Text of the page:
It began, this backroom revolution, when the Zimbabwean Duncan Fletcher (now, coincidentally in charge of India) became coach in 1999. A colonial, an outsider (he wasn’t even offered British citizenship until 2005), Fletcher recognised from his distanced position that nothing short of revolution was required to improve England. And that it would take time to remove the old adherence to the dilettante, the amateur, the disdain for trying too hard epitomised by the English game’s heroes, from Ted Dexter to David Gower.
He inherited a team at the very bottom of the world rankings, a side that included in its number few with Dexter or Gower’s abilities, but plenty with their approach: Phil Tufnell’s idea of training was to light up another Marlboro. Fletcher eased out the idlers, radicalised the preparation and fitness, increased hugely the spend on sports science and analysis. Unashamedly aping many of the ways of the world’s leading team, Australia, he appointed tough, uncompromising captains who shared his vision.
And, in a thoroughly un-British way, he had the support of the game’s governing body; they gave him everything he asked for, not least central contracts for players, which took them away from the back-breaking county circuit and made their principal job playing for their country. No longer was there a procession of 20 or more players in and out of the Test side in a summer – now there was an elite.
But despite all that, despite winning back the Ashes in 2005, Fletcher never managed to take England beyond second in the chart of the world’s best. It took the accession of his fellow Zimbabwean Andy Flower for the summit to be reached.
When Flower was interviewed for the position of coach, he was asked what it would take to make the leap to the top. He said he needed to change the culture in the dressing room. England needed to be rid of what he described as “player power plc”, those individuals who saw their place in the national side as a route to financial improvement and whose presence, Flower reckoned, inhibited newcomers.
If it seemed like heresy to the average England fan, the retirement of Andrew Flintoff proved vital in establishing the Flower ethic. Freddie was the hangover (often literally) of the ways Flower defined as counter-productive. Now there were no heroes, there could be a team. Now there was nobody who might win it on their own – as Flintoff, at least in theory, could – everybody was obliged to contribute. Now there could be no more hiding behind someone else’s ego.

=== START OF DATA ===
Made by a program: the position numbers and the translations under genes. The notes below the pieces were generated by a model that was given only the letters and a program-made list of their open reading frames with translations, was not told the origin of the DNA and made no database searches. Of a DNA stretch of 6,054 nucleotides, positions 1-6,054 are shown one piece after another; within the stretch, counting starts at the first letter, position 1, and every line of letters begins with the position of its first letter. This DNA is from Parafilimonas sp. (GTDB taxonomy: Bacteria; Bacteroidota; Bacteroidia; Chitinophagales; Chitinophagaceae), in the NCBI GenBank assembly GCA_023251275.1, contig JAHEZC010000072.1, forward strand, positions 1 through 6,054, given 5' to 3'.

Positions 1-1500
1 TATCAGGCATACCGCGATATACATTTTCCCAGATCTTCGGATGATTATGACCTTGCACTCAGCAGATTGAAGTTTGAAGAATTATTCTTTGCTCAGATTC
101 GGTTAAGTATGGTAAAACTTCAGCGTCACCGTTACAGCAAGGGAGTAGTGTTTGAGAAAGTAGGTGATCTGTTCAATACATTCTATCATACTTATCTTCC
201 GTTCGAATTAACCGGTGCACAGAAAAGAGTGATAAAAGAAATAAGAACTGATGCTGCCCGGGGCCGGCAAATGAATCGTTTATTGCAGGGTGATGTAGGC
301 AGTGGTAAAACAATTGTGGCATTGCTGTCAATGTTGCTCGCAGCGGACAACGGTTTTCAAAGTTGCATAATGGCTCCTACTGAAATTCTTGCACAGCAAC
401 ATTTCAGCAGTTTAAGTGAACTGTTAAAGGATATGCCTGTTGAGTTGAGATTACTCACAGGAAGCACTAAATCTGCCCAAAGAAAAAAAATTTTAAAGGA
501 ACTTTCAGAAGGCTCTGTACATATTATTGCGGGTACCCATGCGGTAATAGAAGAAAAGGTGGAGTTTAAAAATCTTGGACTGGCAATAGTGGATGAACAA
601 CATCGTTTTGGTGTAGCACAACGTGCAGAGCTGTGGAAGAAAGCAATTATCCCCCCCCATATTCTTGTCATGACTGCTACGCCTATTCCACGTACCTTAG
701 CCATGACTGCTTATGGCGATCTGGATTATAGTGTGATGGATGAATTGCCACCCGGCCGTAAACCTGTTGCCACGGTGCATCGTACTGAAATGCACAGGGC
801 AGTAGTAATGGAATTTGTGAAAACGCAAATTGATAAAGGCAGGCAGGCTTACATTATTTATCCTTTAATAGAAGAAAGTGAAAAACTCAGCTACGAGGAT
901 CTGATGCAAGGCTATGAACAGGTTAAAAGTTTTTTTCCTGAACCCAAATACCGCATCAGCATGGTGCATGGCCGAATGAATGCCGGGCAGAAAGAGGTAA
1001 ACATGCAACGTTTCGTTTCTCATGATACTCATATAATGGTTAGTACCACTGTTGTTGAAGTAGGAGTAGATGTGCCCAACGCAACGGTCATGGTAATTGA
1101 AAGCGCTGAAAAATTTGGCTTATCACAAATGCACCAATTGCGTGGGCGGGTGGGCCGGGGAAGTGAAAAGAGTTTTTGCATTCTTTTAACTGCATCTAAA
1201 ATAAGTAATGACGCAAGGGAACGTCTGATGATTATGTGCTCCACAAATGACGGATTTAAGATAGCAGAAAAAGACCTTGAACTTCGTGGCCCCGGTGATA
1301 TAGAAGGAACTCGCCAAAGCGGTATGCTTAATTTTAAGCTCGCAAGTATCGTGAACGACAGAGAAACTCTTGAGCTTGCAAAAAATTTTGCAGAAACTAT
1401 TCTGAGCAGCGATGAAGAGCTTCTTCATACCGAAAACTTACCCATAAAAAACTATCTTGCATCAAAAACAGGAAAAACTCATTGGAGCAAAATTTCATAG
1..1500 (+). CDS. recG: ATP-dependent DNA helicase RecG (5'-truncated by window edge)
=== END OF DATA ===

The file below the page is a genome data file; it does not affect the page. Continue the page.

To put his vision into practice on the field, Flower chose his captain wisely. If Flower is the England CEO, Andrew Strauss is its managing director. Strauss is an unusual combination: a nice guy with a ruthless undertow. His players like him, respond positively to his ready smile and kindly appearance. But they also respect his tungsten interior. Together, the pair created an atmosphere of mutual support and high-fiving encouragement, but one that insisted on enormously high standards.
With these two at the helm, gradually England climbed the Test table, exploiting those marginal gains, shedding along the way traditional English weaknesses, like lower-order collapses and feeble capitulations. The victims had finally metamorphosed into the bullies.
But what even Flower would admit is this: none of this, the team ethic, the captaincy, the application of sports science, would have brought England to where they are without the raw material to work with. Above all, Flower has been blessed by happenstance delivering him a generation of talent unavailable to his predecessors, albeit some of it hailing from parts beyond these shores. Obdurate batsmen, swashbuckling all-rounders, a clever spinner, a battery of fast bowlers: he might have made them better, he might have forged them into a formidable unit, but these were some players to start with.
And that, ultimately, is the lesson of England’s march to cricket’s summit. In sport, as in any facet of life, the way you manage talent can be vital. But no amount of polishing, even by the driest of hands, will make base metal sparkle.